(A) Single-round virus release analysis was performed using the indicated cell types transfected with either 300 ng of pNL4–3 or pNL4–3ΔVpu along with the indicated amounts of pCMV-HA-BCA2. At 48 hours following transfection, cell supernatants were analyzed by p24 ELISA. Immunoblotting with a BCA2 antibody for both endogenous and HA-tagged BCA2 expression is shown in the bottom panels. (B) Tetherin-dependent effects of BCA2 on HIV-1 particle production. HOS cells were transiently transfected with 100 ng of pCMV-Myc-tetherin or its deletion mutant (Δ1–20, lacking the cytoplasmic tail) together with 300 ng of pNL4–3 and indicated amounts of pCMV-HA-BCA2, followed by p24 ELISA. (C) Vpu antagonizes the effects of BCA2 upon HIV-1 particle production. HeLa cells were transiently transfected with either the indicated amounts of Vpu or its deletion mutant (1–50, lacking a portion of the cytoplasmic domain) and 300 ng of pNL4–3ΔVpu was co-transfected with or without 300 ng of pCMV-HA-BCA2. After 48 hours, cell supernatants were analyzed by p24 ELISA. (D) Single-round virus release analysis was performed using HeLa cell transfected with 300 ng of pNL4–3 along with either pCMV-HA-BCA2 (WT), its RING finger-defective mutant (C228A/C231A) or tetherin-interacting motif defective BCA2 mutant (ΔC). At 48 hours following transfection, viral supernatants were analyzed by p24 ELISA. (E) Jurkat cells were transfected with either empty vector (EV) or pIRESpuro-BCA2 by electroporation and selected with puromycin for 24 hours. The stable expression of BCA2 on Jurkat cells was confirmed by BCA2 immunoblotting (top panel). Cells were then infected with either HIV-1NL4–3 or HIV-1NL4–3ΔVpu at a low multiplicity. Cell supernatants were harvested at the indicated time-points and subjected to p24 ELISA (bottom panel). (F) BCA2 reduces the level of cell-associated Gag protein. Immunoblotting analysis of the cell lysates described in (A) was performed. The numerical values below the blots indicate the Gag signal intensities determined by densitometry. The virus release efficiency was calculated as “Sup Gag per Total Gag (Cell Gag plus Sup Gag)”. (G) Pulse-chase analysis of HeLa cells transfected with pNL4–3ΔVpu together with either control vector or pCMV-HA-BCA2. Two days after transfection, the radiolabeled cells were harvested at the indicated times, and cell lysates were immunoprecipitated with anti-p24 antibody, and then analyzed by SDS-PAGE and autoradiography (left panel). The relative intensity of Gag bands was determined by densitometry (right panel).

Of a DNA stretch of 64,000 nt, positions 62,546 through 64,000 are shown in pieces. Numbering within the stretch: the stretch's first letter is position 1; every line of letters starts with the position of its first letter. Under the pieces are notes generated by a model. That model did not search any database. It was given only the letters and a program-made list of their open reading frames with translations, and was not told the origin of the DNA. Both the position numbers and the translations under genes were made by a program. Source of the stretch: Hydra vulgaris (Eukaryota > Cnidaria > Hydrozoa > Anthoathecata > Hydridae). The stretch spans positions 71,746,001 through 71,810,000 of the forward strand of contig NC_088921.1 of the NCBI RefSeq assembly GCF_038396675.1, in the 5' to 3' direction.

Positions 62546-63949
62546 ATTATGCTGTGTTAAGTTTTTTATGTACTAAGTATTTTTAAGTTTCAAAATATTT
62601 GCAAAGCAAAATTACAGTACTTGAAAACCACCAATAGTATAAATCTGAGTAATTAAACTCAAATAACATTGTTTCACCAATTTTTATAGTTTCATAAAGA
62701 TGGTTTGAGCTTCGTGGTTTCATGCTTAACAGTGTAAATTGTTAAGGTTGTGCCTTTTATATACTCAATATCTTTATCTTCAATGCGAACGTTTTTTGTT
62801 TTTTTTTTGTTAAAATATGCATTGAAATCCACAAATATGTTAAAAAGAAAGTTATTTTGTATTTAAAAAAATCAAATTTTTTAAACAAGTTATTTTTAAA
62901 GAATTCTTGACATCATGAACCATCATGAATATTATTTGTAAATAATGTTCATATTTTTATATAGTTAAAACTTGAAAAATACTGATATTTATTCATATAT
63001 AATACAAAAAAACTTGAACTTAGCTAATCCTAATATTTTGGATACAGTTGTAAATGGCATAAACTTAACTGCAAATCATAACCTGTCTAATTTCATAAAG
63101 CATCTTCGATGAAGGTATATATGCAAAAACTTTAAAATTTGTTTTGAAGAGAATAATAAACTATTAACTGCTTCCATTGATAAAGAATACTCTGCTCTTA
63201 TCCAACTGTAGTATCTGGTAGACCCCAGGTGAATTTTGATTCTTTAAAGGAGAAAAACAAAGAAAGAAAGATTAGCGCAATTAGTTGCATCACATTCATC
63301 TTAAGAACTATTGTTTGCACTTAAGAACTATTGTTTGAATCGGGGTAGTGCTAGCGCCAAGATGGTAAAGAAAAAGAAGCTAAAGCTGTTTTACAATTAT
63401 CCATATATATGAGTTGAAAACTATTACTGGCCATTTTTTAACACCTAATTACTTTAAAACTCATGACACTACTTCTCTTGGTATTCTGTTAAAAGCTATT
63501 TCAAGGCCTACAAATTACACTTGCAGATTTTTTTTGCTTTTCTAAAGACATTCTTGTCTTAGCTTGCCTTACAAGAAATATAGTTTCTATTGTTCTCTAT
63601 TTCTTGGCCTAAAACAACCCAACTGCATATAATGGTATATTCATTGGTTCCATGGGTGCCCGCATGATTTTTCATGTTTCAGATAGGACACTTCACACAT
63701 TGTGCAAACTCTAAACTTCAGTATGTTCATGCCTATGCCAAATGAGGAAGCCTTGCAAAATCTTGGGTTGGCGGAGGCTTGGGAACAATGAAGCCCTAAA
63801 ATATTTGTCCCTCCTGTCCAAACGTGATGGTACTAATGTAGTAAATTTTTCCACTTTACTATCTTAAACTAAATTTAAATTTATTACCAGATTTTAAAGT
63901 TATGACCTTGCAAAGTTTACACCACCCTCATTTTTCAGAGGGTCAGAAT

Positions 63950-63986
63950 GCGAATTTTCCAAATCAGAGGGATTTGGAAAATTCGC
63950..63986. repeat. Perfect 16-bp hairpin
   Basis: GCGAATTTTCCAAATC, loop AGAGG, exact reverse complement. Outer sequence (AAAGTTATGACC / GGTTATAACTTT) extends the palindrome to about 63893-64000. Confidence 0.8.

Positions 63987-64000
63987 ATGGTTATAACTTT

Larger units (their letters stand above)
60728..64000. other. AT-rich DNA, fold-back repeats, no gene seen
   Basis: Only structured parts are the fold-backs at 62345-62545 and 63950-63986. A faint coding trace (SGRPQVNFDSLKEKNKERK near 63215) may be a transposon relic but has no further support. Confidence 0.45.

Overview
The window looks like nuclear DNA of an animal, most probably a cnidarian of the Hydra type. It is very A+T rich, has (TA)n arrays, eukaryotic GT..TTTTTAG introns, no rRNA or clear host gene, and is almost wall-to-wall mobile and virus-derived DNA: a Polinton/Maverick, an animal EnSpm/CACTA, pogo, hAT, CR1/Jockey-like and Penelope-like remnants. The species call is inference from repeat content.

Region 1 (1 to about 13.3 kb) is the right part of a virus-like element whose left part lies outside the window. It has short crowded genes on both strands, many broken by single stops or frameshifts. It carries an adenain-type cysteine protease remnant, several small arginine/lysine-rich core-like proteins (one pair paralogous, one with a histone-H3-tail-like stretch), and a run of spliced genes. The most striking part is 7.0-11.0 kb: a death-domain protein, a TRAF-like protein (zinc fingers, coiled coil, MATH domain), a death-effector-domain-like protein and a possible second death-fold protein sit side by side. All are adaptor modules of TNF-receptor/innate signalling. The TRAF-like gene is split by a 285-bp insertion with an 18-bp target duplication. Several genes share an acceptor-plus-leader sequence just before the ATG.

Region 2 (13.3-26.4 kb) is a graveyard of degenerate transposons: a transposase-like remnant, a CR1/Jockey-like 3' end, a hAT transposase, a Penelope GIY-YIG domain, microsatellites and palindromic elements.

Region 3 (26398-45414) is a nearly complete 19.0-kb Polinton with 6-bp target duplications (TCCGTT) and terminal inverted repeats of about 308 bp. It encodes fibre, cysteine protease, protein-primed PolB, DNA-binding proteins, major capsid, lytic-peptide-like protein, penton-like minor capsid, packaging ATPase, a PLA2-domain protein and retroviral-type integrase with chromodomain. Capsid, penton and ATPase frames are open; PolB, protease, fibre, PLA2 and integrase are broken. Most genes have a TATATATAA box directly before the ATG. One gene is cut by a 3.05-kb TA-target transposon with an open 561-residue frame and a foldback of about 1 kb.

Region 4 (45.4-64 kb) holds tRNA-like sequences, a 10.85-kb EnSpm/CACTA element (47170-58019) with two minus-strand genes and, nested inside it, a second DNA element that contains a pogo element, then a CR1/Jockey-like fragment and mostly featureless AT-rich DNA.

doi:10.1371/journal.ppat.1000700.g002

Since Vpu has been shown to antagonize the antiviral activity of tetherin [6],[7], we next investigated whether Vpu could also counteract the antiviral effects of BCA2. As expected, Vpu-defective HIV-1 particle production was almost completely recovered by the expression of Vpu in HeLa cells (Fig. 2C). However, the co-expression of BCA2 significantly suppressed the recovery of virus particle production by Vpu (Fig. 2C). Conversely, the expression of a truncated Vpu mutant (Vpu1–50), the function of which is partly impaired [6], only partially counteracted HIV-1 restriction by BCA2 (Fig. 2C). These results indicate that a functional Vpu antagonizes the restrictive activity of BCA2. Together with our finding that BCA2 can restrict HIV-1 particle production only in tetherin-expressing cells, these data indicate that the function of tetherin, which is antagonized by Vpu, is likely required for the BCA2-mediated restriction of HIV-1 particle production.

Previous studies have demonstrated that BCA2 has E3 ubiquitin ligase activity which is essential for the downregulation of EGFR expression [28]. We therefore examined whether this activity is necessary for the anti-viral effects of BCA2. We created a RING finger-defective mutant BCA2 (C228A/C231A) [29] and investigated its effect upon virus particle production. Although a tetherin-interacting motif defective BCA2 mutant (BCA2ΔC) failed to restrict viral particle production, both WT and C228A/C231A BCA2 were capable of doing so (Fig. 2D). Moreover, the effect of C228A/C231A BCA2 mutant was modest increase than that of WT BCA2 (Fig. 2D), probably due to the inhibition of both auto-ubiquitination and following degradation of this mutant as reported previously [28]. These results indicate that the ubiquitin ligase activity of BCA2 is dispensable for its function in the restriction of virus particle formation.